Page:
Death Stories for Those Who Stayed Behind - Stitches
The screaming and smell of smoke often plagued his dreams, as it was such a recurring theme in his pathetic, short life. He would put his head down and start stitching the people back together until someone stopped him. It wasn’t until they melted into the ground that he would stop trying to save those poor people. He would wail for those who showed him kindness and quietly sit vigil where the rest of them died. It was when people would start screaming at him, pulling him away from trying to save the little ones that he would be jarred awake. The sadness and rage that filled him was so overwhelming, so confusingly strong, that the immensity of it always made him wake up. This confusion was how he started every single day.
Stitches was walking back towards Steel Horse Crossing on one of his “collection walks” when he heard the screaming and smelled the smoke. Visions of the orphanage filled his mind and he started running. The closer he got to town, the stronger the smell of smoke and the louder his memories started to scream at him. He veered off the slim, barely-visible trail he had been following towards a path that ran along the darker, backside of town. He heard someone screaming and visions of Clapton filled his mind. He ran towards where he thought the sound was coming from, but it grew weaker as he got closer. He feared maybe he was too late and he wouldn’t be able to stitch them back together.
Heavy footsteps were to his left, the side nearest town. They were grunting and the smell of blood, sour body odor, and burning carried their identity on the wind. Stitches was not as ignorant as most would have imagined, as his experience hiding from danger was far more expert than any of the “normal” people. This poor wolfchild had been hiding from danger all his life, and his acute sense of smell was one of the greatest tools he’s had in staying out of harm’s way. He knew that concoction of foul aromas far too well. He’d encountered it every time he lost everything.
Ducking down behind a rotting ball of tree roots, he quickly pulled some rotting leaves around him. He knew they were fast approaching and he had to hide. However the voice from the back trail whimpered again, hoarse from calling for help. The faces of Liarsberg swam in his mind’s eye and then he started to panic. Who was it? It didn’t sound like Rhea or any ladyperson. It sounded familiar, but he couldn’t quite place who it was. Did it matter who it was?
Steel Horse Crossing was the second kindest place he’d ever been. He may have made a friend or two at the orphanage, but the larger people didn’t understand him and chased him away. Liarsberg was the only other place he’d felt like home and they acted as his family. When he came into Steel Horse carrying the remnants of his happy life inside a burlap sack, people didn’t beat him away. Some stayed their distance, but some were kind to him, fed him, and even played with him. He even loved some of them, especially Rhea.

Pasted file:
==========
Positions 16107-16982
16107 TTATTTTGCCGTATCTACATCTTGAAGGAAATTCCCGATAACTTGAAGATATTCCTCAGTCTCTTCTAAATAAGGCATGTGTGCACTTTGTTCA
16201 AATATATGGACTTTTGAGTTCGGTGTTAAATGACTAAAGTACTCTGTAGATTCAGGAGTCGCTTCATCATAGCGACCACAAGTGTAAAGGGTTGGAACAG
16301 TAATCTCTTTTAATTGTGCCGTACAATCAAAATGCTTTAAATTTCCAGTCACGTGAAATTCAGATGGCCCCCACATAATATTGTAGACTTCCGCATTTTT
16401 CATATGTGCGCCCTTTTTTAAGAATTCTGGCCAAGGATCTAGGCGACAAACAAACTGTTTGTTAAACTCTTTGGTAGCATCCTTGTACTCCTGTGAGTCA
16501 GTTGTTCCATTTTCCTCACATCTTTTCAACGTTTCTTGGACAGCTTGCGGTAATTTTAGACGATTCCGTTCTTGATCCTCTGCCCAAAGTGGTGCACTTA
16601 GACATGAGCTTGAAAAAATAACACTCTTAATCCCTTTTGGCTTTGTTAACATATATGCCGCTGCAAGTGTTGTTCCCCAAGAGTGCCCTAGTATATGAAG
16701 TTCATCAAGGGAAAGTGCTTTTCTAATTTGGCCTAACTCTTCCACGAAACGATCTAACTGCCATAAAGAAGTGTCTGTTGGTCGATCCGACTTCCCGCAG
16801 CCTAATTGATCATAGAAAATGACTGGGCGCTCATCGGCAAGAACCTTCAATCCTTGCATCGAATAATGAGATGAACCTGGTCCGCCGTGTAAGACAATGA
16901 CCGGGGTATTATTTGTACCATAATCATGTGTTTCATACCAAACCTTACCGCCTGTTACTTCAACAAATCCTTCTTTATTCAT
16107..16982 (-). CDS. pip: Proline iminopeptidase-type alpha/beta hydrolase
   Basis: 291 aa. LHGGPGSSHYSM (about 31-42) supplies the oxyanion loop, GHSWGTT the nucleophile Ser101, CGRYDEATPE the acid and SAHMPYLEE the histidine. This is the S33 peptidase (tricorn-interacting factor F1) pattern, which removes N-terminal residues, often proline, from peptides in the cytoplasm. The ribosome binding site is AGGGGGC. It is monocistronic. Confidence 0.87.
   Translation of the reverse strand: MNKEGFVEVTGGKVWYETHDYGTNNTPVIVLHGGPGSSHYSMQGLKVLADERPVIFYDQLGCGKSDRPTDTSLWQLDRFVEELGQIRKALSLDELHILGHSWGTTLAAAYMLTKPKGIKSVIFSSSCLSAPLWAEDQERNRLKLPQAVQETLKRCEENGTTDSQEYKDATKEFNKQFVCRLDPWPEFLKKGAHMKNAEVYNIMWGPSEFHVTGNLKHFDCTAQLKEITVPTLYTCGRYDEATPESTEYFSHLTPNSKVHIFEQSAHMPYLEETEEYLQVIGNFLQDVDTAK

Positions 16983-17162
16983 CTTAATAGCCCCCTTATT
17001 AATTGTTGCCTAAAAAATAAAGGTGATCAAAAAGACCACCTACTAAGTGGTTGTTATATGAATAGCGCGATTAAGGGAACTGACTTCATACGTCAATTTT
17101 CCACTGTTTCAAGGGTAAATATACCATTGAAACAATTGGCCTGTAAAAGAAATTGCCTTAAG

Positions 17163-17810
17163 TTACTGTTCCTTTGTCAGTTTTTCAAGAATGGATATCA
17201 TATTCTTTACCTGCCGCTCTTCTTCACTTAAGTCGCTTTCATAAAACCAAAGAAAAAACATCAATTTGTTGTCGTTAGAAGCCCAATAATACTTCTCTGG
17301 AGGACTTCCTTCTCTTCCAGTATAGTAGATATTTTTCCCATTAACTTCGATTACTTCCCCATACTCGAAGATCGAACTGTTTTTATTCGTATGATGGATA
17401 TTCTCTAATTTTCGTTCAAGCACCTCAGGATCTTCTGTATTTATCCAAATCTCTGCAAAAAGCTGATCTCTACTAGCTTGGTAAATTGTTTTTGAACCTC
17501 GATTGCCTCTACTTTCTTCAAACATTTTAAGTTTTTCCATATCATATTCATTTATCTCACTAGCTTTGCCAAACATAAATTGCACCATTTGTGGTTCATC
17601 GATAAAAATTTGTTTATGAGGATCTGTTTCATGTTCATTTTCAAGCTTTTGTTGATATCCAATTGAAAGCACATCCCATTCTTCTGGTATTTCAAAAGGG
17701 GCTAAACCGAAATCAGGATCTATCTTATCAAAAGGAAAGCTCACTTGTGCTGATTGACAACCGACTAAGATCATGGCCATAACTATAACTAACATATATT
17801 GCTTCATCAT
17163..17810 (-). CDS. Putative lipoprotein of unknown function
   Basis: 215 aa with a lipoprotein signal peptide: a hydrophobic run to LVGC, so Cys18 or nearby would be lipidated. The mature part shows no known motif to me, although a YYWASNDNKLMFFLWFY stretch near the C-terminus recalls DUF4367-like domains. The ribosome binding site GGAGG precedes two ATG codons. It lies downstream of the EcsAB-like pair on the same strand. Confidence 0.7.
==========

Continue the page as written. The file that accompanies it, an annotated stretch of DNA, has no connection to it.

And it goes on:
It didn’t matter who it was. He was going to go save them. He quietly snuck out from behind the wall of muddy tree roots and bent over as low as he could before he started running as fast as he could towards the wimpering. It wasn’t far and the bad ones would probably disregard him as some other kind of monster out in the woods. He came up on pieces of people-insides off the edge of the trail. He reached down and grabbed it, collecting it like a slimy red rope. He finally got to his friend who was lying there in pieces. Stitches didn’t know if he had enough thread to sew poor August back together. He started putting the insides-rope in a pile on top of the strange bloody basket the cracked ribcage created. August looked up at Stitches, trying to form some kind of words with what was left of his mouth, but instead he just formed a small smile before he started to sink into the ground. Stitches started to pull at the insides-rope, hoping he could somehow get a few more minutes to try to save his friend from melting away. He wailed with his distorted voice, sounding like a wounded animal.
He howled for not being able to save his friend. He keened for knowing he was going to lose everything again. All the games, the food, and all the nice people who were friends (or at least not trying to hurt him), but especially for Rhea. He didn’t think he had it in him to try to find another home again. He keened for the life and love he wanted because the closest he had ever gotten to it was being eviscerated and burned to the ground. His soul-crushing howls were so loud, so transcendentally siren-like, that the crunching of his bones under a heavy mace weren’t even heard. The silence after his remains were destroyed by a grenade was truly deafenening.